Zander Masser

Headshot of Zander

About


Zander Masser is the son of Randy Jay Masser. Randy had hemophilia and was affected by the tainted blood tragedy in the early 1980s in the United States. Zander tragically lost his father to AIDS on January 6, 2000, when Randy was fifty-two and Zander was fourteen. Randy was a career photographer. Over twenty years after his death, Zander unburied his father’s entire photography collection. This prompted him to dig deeper into his father’s story, as well as his own experience of living through loss. Zander has turned this transformative experience into a narrative photography book titled “Unburying my Father.” He used a successful Kickstarter campaign to raise funds to complete and self-publish the book. He hopes that his book – while a deeply personal work – will serve as a tool for preserving and honoring the memory of the thousands of victims of the tainted blood tragedy. He also hopes that it will help others confront, process and create meaning in their own grief. Randy Masser was a board member of the Hemophilia Association of New York for over 20 years. Zander is continuing his father’s advocacy work through creative and vulnerable storytelling. He is honored to be considered a member of the hemophilia community. If you would like to know more about his project, you can check out his kickstarter here.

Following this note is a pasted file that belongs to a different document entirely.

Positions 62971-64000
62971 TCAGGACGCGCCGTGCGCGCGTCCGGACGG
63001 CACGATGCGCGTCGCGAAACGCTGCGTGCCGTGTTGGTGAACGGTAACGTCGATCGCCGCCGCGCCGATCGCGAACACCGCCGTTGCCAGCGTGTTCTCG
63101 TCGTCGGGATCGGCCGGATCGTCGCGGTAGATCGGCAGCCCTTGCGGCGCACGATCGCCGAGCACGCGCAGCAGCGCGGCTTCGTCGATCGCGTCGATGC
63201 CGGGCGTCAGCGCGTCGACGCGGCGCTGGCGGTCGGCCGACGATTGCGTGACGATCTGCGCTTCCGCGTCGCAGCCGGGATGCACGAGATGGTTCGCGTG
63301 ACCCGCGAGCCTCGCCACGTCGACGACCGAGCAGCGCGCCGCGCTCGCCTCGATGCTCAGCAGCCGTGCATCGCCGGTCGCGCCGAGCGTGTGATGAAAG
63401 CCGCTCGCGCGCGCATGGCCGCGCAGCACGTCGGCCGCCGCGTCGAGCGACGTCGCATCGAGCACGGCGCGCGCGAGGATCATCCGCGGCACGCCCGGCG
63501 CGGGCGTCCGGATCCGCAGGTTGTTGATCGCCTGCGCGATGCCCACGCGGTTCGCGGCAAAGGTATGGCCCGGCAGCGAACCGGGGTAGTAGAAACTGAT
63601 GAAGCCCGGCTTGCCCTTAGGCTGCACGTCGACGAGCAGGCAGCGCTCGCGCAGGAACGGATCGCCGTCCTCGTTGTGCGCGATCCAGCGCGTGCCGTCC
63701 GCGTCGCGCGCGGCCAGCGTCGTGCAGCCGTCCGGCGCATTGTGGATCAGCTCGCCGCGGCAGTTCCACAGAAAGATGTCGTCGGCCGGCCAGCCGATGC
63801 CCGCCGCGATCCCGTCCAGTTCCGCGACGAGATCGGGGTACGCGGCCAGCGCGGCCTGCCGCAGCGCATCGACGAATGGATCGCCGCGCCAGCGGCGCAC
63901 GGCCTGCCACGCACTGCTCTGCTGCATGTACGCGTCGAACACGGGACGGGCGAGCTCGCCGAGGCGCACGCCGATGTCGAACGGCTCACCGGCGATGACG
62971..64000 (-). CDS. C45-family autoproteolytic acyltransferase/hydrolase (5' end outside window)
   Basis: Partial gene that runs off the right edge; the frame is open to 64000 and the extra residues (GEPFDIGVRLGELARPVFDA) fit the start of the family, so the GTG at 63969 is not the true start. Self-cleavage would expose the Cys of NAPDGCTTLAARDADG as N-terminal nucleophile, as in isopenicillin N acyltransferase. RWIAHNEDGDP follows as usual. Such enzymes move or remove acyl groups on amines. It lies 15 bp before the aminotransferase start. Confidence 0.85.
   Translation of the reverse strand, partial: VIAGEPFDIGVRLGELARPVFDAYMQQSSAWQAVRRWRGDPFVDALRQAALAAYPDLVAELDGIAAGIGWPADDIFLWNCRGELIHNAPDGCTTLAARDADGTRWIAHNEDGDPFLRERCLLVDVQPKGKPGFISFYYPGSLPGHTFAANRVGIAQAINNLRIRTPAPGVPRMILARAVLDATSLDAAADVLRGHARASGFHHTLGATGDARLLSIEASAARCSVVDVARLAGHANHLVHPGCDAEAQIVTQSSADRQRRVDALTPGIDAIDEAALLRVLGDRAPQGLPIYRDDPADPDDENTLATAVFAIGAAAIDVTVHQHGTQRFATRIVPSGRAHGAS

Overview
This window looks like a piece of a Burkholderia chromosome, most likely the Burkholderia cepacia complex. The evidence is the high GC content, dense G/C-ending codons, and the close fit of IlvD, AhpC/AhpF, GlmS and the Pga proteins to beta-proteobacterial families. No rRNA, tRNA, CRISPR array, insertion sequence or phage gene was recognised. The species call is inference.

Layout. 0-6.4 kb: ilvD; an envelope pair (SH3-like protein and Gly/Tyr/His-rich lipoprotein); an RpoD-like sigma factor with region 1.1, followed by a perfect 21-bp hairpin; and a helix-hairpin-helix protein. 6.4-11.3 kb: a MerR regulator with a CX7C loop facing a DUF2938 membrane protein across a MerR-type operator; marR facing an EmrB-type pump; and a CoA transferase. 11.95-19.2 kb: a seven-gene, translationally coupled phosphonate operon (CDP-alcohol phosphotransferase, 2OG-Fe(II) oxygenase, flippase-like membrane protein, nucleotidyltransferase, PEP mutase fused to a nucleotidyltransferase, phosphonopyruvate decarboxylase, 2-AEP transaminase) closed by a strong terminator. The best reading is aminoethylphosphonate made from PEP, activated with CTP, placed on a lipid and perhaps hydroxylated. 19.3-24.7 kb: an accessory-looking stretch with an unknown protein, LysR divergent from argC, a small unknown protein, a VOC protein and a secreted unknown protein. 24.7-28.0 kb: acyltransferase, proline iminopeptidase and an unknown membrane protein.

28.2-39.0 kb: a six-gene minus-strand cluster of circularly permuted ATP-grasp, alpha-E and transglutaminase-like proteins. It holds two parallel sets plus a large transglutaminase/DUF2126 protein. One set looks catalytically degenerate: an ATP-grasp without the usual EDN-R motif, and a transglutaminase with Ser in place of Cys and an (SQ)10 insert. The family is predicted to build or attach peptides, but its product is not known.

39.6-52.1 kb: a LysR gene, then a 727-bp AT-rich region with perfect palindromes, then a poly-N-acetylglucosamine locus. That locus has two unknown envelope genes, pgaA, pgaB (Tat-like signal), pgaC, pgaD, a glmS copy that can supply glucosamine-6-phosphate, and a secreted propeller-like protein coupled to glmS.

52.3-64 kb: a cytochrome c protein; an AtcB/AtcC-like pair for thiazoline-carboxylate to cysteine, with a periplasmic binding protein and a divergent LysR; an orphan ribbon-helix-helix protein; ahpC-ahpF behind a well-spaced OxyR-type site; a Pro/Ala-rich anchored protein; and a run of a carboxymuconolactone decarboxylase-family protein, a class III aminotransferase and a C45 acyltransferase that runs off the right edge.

Sessions


Unburying My Father

Tuesday, October 19th | 5:00 pm ET

Zander will present on the creative and emotional process of unburying his father’s entire photography collection, learning about and telling the intimate details of his father’s life, confronting his own grief, and the healing power of creative and vulnerable storytelling. Zander’s father, Randy, had hemophilia and was affected by the tainted blood tragedy in the early 1980s in the United States. Zander tragically lost his father to AIDS on January 6, 2000. His presentation is meant to encourage people in the hemophilia community to find ways to share their own stories, as a means to connect to others, as a means to connect with others and themselves.

About the Project

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